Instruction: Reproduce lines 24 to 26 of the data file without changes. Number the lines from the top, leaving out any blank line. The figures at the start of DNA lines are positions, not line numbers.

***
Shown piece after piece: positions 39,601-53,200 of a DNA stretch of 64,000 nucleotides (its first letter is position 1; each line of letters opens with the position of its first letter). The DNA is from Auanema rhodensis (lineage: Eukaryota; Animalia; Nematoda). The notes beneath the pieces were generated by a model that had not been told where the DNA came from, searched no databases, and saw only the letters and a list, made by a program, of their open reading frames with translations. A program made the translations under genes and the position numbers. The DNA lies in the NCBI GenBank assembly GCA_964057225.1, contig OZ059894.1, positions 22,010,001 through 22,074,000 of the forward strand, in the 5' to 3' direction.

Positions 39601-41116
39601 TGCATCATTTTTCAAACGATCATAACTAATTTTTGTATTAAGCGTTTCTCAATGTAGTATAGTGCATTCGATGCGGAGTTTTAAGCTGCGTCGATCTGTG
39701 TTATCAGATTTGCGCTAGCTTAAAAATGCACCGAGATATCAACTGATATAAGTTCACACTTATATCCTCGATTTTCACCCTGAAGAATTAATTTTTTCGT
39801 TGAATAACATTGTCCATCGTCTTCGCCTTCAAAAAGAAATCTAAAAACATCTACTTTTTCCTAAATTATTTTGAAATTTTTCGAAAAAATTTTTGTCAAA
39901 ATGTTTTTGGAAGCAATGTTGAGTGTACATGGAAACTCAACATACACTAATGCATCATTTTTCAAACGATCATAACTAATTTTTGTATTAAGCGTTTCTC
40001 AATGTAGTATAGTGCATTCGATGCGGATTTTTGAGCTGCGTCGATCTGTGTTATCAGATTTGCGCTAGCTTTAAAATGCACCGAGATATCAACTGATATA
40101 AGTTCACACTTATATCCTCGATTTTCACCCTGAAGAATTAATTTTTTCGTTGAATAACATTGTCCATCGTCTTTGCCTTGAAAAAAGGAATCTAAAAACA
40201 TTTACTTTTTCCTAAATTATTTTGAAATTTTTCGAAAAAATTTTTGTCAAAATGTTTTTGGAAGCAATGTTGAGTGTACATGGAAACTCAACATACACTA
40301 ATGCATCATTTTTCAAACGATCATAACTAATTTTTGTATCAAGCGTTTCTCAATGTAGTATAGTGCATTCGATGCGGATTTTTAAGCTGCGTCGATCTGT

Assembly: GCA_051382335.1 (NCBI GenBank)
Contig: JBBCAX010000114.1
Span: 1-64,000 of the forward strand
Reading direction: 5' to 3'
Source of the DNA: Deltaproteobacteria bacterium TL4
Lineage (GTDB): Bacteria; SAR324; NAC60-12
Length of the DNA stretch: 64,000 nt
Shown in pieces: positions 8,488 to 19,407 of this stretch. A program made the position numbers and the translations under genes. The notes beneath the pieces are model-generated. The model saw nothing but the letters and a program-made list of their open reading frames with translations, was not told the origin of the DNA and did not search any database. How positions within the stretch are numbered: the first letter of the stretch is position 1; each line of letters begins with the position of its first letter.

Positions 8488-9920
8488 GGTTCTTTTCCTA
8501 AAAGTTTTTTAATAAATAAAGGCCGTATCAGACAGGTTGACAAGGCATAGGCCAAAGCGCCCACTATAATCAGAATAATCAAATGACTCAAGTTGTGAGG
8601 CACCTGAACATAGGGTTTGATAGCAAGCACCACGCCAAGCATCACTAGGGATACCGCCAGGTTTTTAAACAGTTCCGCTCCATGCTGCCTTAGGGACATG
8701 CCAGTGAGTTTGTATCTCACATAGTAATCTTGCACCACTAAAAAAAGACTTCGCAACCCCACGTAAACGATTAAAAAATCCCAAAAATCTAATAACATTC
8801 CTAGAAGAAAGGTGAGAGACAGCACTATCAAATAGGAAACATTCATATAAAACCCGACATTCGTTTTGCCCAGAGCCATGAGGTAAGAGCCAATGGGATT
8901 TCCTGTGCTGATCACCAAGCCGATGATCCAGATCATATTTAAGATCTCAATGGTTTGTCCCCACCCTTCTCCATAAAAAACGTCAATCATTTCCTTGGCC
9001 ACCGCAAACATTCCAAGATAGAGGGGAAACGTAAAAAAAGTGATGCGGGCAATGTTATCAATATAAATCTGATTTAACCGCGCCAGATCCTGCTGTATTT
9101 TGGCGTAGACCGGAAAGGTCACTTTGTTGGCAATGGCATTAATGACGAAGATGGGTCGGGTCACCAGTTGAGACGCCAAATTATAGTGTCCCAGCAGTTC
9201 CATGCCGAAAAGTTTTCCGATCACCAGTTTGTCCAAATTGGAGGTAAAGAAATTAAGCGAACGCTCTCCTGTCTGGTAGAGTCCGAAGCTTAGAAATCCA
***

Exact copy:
8801 CTAGAAGAAAGGTGAGAGACAGCACTATCAAATAGGAAACATTCATATAAAACCCGACATTCGTTTTGCCCAGAGCCATGAGGTAAGAGCCAATGGGATT
8901 TCCTGTGCTGATCACCAAGCCGATGATCCAGATCATATTTAAGATCTCAATGGTTTGTCCCCACCCTTCTCCATAAAAAACGTCAATCATTTCCTTGGCC
9001 ACCGCAAACATTCCAAGATAGAGGGGAAACGTAAAAAAAGTGATGCGGGCAATGTTATCAATATAAATCTGATTTAACCGCGCCAGATCCTGCTGTATTT